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Alarm bells sounding for Everton

Everton
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By ESPN Staff

Belgium-Netherlands bid first for 2018 World Cup

MADRID, Spain -- The joint bid by Belgium and the Netherlands was the first accepted for the 2018 World Cup.

"We have one official candidature, that of Netherlands-Belgium, the papers are already at FIFA [headquarters]," FIFA president Sepp Blatter said on Sunday.

The 2018 host will be selected at an executive committee meeting in 2011 with the United States, Mexico, Japan, China, Russia, Spain-Portugal, England and Australia all interested according to Blatter.

The news came after Blatter reiterated that South America and Africa have no chance of hosting the 2018 World Cup.

"Of all five continents available to present, South America and Africa will not be allowed to," Blatter said. "If we hadn't taken the decision to have a rotation policy in the first place, Africa would never had had the chance to host the World Cup, neither would South America."

FIFA's executive committee scrapped the rotation policy in October after it led to South Africa being picked to host the 2010 event and Brazil for 2014.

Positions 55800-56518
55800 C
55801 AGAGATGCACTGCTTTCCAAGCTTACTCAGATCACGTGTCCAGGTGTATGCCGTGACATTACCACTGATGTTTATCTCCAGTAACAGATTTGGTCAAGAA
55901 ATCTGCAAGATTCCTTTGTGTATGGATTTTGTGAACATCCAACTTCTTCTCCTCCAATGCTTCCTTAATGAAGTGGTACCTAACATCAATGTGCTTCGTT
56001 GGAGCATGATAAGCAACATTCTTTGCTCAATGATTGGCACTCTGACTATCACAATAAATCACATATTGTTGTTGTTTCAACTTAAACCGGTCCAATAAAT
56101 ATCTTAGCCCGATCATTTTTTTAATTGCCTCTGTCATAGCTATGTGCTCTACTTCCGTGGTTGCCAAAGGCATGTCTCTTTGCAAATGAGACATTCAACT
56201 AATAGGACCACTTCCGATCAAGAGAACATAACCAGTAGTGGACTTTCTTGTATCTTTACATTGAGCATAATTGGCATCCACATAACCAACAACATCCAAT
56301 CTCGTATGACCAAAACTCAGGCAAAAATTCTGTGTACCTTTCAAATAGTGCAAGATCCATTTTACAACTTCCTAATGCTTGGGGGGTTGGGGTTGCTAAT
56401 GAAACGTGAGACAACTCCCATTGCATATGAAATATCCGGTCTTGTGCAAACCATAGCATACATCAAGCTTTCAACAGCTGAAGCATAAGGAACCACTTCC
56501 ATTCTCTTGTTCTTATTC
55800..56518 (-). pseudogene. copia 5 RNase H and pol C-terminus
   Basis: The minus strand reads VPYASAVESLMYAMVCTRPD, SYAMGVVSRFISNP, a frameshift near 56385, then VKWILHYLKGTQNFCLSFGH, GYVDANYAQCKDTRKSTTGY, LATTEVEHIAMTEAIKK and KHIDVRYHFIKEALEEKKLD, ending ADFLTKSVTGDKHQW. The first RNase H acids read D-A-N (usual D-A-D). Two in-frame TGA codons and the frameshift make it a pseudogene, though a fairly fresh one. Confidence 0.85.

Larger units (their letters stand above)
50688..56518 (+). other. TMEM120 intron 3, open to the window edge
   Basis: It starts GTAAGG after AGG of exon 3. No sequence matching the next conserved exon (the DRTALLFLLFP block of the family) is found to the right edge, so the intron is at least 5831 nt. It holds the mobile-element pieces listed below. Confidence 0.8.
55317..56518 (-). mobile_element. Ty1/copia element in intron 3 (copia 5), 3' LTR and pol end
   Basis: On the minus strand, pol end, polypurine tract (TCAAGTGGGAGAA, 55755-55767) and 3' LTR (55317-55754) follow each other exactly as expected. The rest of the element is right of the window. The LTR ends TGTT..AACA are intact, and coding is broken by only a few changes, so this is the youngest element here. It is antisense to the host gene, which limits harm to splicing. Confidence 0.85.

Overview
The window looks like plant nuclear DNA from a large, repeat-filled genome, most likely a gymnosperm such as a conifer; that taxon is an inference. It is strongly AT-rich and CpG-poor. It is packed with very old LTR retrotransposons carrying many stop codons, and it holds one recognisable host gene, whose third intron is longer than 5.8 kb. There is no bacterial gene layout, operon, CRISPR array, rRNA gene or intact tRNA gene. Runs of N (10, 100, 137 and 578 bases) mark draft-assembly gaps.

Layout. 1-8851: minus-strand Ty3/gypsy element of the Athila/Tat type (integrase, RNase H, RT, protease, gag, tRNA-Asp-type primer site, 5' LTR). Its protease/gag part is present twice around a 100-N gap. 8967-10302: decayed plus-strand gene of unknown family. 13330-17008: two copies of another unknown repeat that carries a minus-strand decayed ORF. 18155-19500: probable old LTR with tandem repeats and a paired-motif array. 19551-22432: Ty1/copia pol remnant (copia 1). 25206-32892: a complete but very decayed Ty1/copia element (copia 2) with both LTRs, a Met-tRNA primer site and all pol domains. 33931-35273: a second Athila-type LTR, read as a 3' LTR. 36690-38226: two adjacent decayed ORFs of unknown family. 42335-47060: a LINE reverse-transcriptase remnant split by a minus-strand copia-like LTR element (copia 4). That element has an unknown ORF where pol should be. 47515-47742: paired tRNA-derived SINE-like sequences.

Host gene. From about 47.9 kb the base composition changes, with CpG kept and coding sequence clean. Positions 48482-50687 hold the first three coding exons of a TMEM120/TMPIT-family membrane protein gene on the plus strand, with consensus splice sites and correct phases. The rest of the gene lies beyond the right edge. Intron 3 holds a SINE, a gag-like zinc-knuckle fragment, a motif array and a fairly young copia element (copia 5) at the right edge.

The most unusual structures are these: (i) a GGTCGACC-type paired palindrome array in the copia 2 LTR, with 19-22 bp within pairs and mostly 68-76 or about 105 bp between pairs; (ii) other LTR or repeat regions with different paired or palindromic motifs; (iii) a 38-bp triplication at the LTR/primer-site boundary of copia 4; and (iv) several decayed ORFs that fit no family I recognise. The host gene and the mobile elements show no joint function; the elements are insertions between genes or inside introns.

Blatter, who was in the Spanish capital to pay tribute to Real Madrid great Alfredo Di Stefano, also said it wasn't likely that a soccer ball with a computer chip would be in use by then either.

"We did a study and over the past 40 years there have been 42 cases. [The chip] is complicated and expensive ... is it really worth changing things for what turns out to be one case per year?" Blatter said. "The game will lose its fun and no longer be a talking point among fans."

Though Hawk-Eye technology -- as used in professional tennis -- is also being discussed, Blatter said the game moved too quickly for that.

Instead, Blatter said refereeing should be improved, especially following match-fixing scandals in Germany, Italy and Brazil in recent years.

The Women's Under-20 World Cup in Chile in November will take the first steps in testing whether two added assistants -- with the purpose of monitoring the penalty area and offsides -- can help so that the sport doesn't have to rely on goal-line technology, Blatter said.

"FIFA's rules are practically perfect," he said. "What is the problem with football today? It is not the rules, it is the refereeing."